Heads Up for Meteorites
Byline: The Register-Guard
The paradox of meteorites is they're extremely rare, but they're falling all the time.
That meteorite that streaked across the Siberian sky last Friday and blew to pieces, shattering glass and injuring more than 1,000 people, was the biggest event of its kind in a century. In 1954, a woman in Alabama became the only person known to have been hit by a meteorite. The risk of a meteorite ruining anyone's day is vanishingly small.
Yet between 37,000 and 78,000 tons of material reach the Earth's surface from space annually. Most of that is dust, but an estimated 18,000 to 84,000 meteorites bigger than 10 grams - the weight of four pennies - hit the Earth's surface every year.
The Siberian meteorite weighed an estimated 7,000 tons, which makes it a big one. The Willamette Meteorite, found near the Portland suburb of West Linn, weighed only 15 tons, and it's the largest meteorite ever found in North America and the sixth-largest in the world (the University of Oregon has a replica).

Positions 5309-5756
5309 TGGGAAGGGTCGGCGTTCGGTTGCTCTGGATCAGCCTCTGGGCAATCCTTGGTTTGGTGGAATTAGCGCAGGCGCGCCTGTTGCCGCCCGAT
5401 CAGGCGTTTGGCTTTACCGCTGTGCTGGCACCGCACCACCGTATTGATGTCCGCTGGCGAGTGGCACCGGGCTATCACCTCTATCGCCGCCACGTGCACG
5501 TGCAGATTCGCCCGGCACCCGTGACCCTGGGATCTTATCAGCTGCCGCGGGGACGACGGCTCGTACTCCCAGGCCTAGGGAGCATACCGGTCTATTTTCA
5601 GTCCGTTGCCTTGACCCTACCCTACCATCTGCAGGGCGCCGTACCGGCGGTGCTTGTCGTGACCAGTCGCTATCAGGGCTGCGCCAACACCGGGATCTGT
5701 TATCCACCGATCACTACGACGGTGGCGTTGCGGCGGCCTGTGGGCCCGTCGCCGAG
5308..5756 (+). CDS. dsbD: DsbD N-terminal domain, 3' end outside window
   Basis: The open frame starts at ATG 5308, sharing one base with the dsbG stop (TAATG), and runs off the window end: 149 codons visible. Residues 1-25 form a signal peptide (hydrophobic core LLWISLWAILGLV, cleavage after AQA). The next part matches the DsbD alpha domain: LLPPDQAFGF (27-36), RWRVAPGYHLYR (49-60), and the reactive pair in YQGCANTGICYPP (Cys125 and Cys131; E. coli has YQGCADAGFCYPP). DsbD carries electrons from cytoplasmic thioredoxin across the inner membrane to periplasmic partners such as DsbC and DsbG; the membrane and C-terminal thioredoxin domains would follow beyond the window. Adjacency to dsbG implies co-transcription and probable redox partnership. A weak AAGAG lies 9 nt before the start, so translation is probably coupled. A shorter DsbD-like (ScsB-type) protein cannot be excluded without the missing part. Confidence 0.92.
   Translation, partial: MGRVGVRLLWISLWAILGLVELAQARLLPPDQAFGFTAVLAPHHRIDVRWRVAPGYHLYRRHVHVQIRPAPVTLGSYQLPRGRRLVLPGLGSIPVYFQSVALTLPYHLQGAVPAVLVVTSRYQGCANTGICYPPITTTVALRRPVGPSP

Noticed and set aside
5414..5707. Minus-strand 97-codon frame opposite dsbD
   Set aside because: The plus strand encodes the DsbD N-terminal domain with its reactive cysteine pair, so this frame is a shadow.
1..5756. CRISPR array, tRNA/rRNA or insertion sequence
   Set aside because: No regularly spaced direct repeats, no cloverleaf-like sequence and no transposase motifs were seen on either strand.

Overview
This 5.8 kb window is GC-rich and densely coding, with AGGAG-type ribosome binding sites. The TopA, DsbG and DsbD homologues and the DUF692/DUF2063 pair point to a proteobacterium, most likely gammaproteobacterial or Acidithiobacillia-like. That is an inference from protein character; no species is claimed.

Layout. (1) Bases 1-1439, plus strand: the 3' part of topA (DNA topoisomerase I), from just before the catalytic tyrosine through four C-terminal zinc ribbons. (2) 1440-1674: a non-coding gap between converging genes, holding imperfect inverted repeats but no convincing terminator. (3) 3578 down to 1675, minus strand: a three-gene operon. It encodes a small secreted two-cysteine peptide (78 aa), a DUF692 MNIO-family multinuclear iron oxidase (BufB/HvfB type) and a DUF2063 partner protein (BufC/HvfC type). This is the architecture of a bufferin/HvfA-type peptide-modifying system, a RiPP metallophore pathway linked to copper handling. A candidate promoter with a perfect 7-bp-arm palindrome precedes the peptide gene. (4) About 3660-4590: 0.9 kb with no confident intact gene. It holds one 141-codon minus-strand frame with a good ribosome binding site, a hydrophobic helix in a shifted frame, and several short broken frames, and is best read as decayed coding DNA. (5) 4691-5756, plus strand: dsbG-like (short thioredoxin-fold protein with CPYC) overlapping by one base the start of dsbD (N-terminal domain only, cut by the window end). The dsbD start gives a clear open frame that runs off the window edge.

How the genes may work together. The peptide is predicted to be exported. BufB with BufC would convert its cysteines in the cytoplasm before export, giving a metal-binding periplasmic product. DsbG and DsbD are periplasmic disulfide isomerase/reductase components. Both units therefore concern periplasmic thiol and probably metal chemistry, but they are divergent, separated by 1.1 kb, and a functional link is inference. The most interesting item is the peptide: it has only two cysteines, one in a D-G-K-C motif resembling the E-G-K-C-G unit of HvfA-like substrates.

On the other hand, the Siberian meteorite wasn't really all that big. On the very same day as the Siberian light-and-sound show, an asteroid (or big meteor) more than 25 times as large, 150 feet in diameter and weighing 190,000 tons, passed within 17,000 miles of Earth, a near miss by astronomical standards. The asteroid that is believed to have wiped out the dinosaurs 66 million years ago was six miles in diameter.
Even the Siberian meteorite could have caused much more damage if it had fallen on a more densely populated area. If the asteroid that passed on the same day had a slightly different orbit, the effects of its impact could have been catastrophic. …